Frequently Asked Questions

What should I do if I have particular accommodation needs owing to a disability?

The Disability Advisory Service recommends that disabled students with additional needs contact us well in advance of starting at Imperial College. If you are likely to need your room adapting (for example having powered doors or a hoist) then the Disability Advisory Service will need you to contact us earlier, preferably before Easter. It is possible to arrange a visit to the College to discuss and visit College accommodation if you have significant additional needs.

What should I do if I have a temporary disability/illness which is affecting my studies?

You should contact your Departmental Disability Officer in the first instance. You are also welcome to make an appointment to speak to an Advisor in the Disability Advisory Service.

I have a report which says I have dyslexia – will it be accepted at Imperial?

You will need to make an appointment with the Disability Advisory Service so an Advisor can check that your report meets Imperial’s criteria. Reports must come from a qualified psychologist, or an assessor holding a PATOSS qualification and should have been carried out after your sixteenth birthday.

I think I might have dyslexia, how do I get tested?

If you think you may have dyslexia or another form of specific learning difficulty, the first step is to undertake an initial screening appointment with a Disability Advisor. These initial screenings usually last between thirty minutes and an hour. The advisor will use a range of tools to see if you show any indicators of a specific learning difficulty. You can book a screening appointment with the Disability Advisory Service by email. You should look at our pages on Screenings and Diagnostic assessments and student charges.

Can I continue in university accommodation after my first year if I have a disability?

For some students, living out of halls is particularly difficult due to their disability. If you feel like you might fall into this category, then please let your advisor know. At the appropriate time in the academic year an application can be made for continuing accommodation.

Will my exam arrangements at Imperial be the same as I have had elsewhere?

The examination arrangements at Imperial will not necessarily be the same as you have had elsewhere. Special examination arrangements must be applied for on your behalf by your Departmental Disability Officer. They can only be put in place if they are supported by evidence of need, either from your doctor (in the case of medical conditions) or your diagnostic assessor (specific learning difficulties). Applications need to be made at least six weeks prior to your first examination. You will need to contact your Departmental Disability Officer without delay to make sure that they have a copy of your evidence.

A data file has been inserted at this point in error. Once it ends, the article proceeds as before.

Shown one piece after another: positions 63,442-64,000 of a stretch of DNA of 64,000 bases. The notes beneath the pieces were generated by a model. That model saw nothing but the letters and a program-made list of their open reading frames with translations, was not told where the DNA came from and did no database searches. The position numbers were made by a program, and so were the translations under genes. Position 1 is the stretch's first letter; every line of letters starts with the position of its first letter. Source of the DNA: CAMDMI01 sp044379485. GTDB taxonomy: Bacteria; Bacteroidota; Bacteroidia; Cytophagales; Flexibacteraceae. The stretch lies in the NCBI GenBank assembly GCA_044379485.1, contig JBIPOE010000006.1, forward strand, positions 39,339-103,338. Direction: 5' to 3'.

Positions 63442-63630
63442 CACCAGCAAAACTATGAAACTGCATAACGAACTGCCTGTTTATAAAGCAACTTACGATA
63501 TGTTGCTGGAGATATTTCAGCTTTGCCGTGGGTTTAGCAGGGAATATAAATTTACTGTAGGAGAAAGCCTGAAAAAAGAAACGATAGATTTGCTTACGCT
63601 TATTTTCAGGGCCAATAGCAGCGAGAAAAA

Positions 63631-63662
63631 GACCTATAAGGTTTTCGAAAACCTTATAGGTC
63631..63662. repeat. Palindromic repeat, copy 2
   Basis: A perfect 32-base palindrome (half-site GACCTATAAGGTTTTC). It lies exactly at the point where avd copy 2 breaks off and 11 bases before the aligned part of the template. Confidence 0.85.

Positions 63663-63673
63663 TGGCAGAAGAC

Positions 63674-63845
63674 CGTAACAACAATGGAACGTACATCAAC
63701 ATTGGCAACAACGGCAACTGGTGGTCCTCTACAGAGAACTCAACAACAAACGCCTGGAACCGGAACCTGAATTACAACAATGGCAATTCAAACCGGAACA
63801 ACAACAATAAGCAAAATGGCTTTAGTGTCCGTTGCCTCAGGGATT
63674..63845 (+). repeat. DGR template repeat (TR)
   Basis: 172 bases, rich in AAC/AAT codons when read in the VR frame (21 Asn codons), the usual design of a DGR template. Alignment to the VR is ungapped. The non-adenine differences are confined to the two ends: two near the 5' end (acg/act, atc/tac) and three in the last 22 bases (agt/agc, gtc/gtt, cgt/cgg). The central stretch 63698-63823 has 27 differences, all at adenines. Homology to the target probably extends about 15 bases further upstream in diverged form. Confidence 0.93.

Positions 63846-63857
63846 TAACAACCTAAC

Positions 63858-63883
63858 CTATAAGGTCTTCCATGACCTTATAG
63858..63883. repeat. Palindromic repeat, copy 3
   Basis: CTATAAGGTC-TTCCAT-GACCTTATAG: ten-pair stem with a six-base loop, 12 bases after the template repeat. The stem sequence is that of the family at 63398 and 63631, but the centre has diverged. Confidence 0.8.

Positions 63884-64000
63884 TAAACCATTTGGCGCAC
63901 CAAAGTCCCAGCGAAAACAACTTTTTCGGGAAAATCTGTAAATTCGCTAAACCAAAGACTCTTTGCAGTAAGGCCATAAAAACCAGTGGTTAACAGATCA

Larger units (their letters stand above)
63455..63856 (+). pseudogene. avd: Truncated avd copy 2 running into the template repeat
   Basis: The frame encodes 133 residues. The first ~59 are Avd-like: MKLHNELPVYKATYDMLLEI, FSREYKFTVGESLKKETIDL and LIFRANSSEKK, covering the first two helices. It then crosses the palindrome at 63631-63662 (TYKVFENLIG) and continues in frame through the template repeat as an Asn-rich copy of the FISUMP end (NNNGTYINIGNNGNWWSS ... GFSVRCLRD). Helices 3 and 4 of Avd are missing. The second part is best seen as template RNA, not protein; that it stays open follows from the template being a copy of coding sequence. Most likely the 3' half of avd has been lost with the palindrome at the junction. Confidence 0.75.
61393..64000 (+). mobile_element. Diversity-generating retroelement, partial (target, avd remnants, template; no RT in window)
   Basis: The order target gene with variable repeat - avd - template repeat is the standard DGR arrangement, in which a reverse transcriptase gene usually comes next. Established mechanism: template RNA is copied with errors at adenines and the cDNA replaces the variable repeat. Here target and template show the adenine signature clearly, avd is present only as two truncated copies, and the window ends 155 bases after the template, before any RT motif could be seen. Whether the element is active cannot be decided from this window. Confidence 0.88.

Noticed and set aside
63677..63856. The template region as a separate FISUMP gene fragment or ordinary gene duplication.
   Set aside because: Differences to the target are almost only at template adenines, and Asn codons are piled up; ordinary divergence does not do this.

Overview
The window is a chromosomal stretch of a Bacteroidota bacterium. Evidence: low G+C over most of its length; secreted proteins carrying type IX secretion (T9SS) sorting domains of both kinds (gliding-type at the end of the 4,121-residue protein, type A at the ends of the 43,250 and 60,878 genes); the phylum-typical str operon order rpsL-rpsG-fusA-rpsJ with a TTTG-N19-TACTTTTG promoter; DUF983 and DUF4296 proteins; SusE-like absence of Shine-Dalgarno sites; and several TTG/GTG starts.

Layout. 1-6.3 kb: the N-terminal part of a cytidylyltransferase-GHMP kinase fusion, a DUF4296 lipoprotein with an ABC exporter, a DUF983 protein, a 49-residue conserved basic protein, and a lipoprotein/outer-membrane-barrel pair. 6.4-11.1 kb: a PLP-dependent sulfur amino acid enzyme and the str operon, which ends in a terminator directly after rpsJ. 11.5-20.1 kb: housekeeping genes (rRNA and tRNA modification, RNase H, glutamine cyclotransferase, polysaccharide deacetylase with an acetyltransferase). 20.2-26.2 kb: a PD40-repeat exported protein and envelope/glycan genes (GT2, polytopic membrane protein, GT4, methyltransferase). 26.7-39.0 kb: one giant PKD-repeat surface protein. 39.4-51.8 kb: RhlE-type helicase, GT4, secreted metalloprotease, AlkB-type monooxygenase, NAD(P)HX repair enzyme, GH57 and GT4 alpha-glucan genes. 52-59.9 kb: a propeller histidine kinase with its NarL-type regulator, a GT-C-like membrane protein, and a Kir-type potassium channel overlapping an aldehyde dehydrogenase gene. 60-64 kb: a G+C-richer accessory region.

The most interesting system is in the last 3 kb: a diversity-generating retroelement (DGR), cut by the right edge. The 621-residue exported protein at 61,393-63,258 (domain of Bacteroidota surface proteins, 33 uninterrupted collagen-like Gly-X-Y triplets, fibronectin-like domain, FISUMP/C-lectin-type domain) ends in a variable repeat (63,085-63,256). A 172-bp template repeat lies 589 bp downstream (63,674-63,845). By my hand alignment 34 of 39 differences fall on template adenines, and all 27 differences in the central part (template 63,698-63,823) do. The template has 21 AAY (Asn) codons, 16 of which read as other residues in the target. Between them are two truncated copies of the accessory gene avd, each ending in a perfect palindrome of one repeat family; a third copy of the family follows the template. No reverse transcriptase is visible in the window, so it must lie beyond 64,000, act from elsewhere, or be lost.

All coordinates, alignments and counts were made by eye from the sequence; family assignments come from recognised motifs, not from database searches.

What alternative exam arrangements can I apply for at Imperial?

Some examples of the types of adjustment that can commonly be made are: extra time, rest breaks, the use of a computer or assistive technology, a reader and/ or amanuensis (scribe). This is not an exhaustive list, and not all of these options will be available to all students. Any special arrangements are tailored to both the examination, and the individual student’s need. It may be that two students with the same disability do not receive the same adjustments, and this is because no two individuals’ needs are exactly alike.

What documentation do you require to prove I have a disability?

For health conditions, including mental ill health conditions, evidence must come from your GP, the doctor or consultant at your hospital or outpatient clinic, your psychiatrist, or, with some more minor conditions, a qualified nurse. Your evidence must be on headed paper and include the address, signature, and qualification of the practitioner.


For specific learning difficulties, reports must come from a qualified psychologist, or an assessor holding a PATOSS qualification. In order to apply for the Disabled Students' Allowance, reports must also have been carried out after your sixteenth birthday. If you were younger than this when you were assessed, then the Disability Advisory Service can advise you on how to get an updated report undertaken and how to fund this.


For Autistic Spectrum conditions, evidence should come in the form of a letter from your GP or consultant, or a report from a psychiatrist. If your AS was diagnosed when you were young, the Disability Advisory Service will ask you to have an assessment with a psychologist once you start at Imperial College, to ensure that your support needs are fully identified.
If you have any questions about the validity of your evidence, then you can email your queries to the Disability Advisory Service. 

Do I have to disclose my disability to the University?

You do not have to disclose your disability to the University. However, the College is unable to put any additional arrangements in place for you unless you disclose.

If I disclose a disability, who will the information be shared with?

Information given to the Disability Advisory Service will never be shared with anyone who is not directly involved in your personal student experience, and will only be shared if you have signed a disclosure form when you met with a member of the Disability Advisory Service. This can include, for example: the Departmental Disability Officer in your department, the student accommodation office if you are applying for extra time, or the Health Centre.